Yeah, I have to say I found that a bit disappointing. At minimum it should be 10 minutes along a BRT route IMO. Back in Jersey City where I grew up (where public transit is relied upon by the entire city), regular buses typically came 12-15 minutes apart -- only on weekends on off routes were one-hour-type frequencies encountered. I know we're not an urban city in the Northeast, but it is still a bit sad that our state-of-the-art "high-frequency" bus route is what is typical on all bus routes in other cities.

  23. #23

    Default Re: TRANSIT in OKC

    Quote Originally Posted by LocoAko View Post
    Yeah, I have to say I found that a bit disappointing. At minimum it should be 10 minutes along a BRT route IMO. Back in Jersey City where I grew up (where public transit is relied upon by the entire city), regular buses typically came 12-15 minutes apart -- only on weekends on off routes were one-hour-type frequencies encountered. I know we're not an urban city in the Northeast, but it is still a bit sad that our state-of-the-art "high-frequency" bus route is what is typical on all bus routes in other cities.
    If you want some interesting notes on BRT read this study: https://iurd.berkeley.edu/wp/2013-01.pdf

    Shows in some lines with high ridership headways are minimum 12-30 seconds per bus depending on time of day. Extreme examples and Europe certainly is no model for BRT service. South America and Asia should be used as models for BRT, IMHO, and Bogota or Buenos Aires having pretty successful ridership numbers perhaps OKC could consult from them. We all know that isn't happening and the best advice OKC likely will find will be from Dallas or Houston? :/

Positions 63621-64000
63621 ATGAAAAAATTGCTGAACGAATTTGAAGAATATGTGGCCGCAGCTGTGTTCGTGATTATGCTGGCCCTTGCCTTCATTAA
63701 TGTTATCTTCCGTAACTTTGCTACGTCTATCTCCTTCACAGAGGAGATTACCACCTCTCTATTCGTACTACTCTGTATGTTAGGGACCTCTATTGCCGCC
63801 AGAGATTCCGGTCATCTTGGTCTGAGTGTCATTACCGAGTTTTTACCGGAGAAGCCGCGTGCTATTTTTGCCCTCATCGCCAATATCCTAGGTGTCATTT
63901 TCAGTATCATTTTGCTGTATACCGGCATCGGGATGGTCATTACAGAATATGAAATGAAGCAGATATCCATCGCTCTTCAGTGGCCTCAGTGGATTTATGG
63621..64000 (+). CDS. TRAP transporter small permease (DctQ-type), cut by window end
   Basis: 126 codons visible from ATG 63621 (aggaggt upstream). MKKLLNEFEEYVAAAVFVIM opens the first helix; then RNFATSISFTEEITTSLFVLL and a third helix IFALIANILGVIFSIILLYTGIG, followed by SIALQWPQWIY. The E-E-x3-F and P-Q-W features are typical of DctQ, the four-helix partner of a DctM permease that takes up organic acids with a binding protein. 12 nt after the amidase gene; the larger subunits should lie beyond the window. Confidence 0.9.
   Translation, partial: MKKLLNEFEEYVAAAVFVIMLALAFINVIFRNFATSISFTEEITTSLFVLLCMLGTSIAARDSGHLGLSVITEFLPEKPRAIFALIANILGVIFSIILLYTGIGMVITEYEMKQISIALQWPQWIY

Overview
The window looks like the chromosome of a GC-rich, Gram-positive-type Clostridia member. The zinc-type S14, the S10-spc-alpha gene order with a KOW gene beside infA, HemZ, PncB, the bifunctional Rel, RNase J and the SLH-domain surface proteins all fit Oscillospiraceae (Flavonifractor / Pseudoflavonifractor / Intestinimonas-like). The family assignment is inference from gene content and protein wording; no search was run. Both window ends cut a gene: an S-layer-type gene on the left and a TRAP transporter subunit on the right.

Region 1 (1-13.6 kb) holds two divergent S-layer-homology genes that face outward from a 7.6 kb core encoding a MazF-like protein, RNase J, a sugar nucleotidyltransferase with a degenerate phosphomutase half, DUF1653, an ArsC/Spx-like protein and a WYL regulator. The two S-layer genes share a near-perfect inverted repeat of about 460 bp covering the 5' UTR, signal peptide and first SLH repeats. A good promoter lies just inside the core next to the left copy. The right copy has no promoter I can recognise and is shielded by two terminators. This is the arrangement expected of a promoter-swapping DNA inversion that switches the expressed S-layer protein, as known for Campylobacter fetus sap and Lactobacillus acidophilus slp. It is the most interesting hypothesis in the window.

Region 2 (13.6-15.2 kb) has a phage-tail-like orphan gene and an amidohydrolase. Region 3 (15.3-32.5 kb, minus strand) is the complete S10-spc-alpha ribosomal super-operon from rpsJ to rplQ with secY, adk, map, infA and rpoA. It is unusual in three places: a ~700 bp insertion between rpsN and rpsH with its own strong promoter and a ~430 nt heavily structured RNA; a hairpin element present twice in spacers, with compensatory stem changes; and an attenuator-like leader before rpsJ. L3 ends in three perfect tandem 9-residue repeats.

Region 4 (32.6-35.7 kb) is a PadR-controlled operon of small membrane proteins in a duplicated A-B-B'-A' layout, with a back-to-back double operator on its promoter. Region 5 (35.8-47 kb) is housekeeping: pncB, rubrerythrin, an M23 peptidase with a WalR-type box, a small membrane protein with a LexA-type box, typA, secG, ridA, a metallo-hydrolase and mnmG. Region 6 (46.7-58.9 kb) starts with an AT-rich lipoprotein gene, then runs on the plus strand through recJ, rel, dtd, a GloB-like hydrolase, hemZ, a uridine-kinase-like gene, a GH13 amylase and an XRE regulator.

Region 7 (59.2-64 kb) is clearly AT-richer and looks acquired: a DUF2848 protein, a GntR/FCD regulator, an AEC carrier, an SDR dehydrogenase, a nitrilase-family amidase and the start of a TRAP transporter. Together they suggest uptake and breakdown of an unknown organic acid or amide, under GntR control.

24. Default Re: TRANSIT in OKC

    okc can't support those headways in any corridor outside of rush hours. sorry. This isn't NY, Chicago we're talking about folks. ...

    12-15 on Classen/NWX is perfectly appropriate, especially considering there will be other local bus in the corridors along with the BRT. In fact, I don't think we/Seattle have any BRT headways shorter than 12-15 min either despite being quite a bit more dense and more demand here. ...

    And to be honest, IF we're wrong and OKC shows it can support shorter headways than 12-15 min then it is so easy to implement. That's the beauty of BRT, there is no fixed schedule; the bus does the route turns around and goes the other way and vise versa. Unlike local and commuter bus/rail which are scheduled and often spur to become other routes at the termini.
    Oklahoma City, the RENAISSANCE CITY!

  25. #25

    Default Re: TRANSIT in OKC

    I feel like they either need to reduce the number of stops or give the thing its own damn lane. It wouldn't be hard and I doubt it would cause any traffic woes. Might actually get a few cars off the road by becoming a more attractive option for some folks. Put up some vertical dilineators and allow bikes to ride there too. Kill two birds with one stone.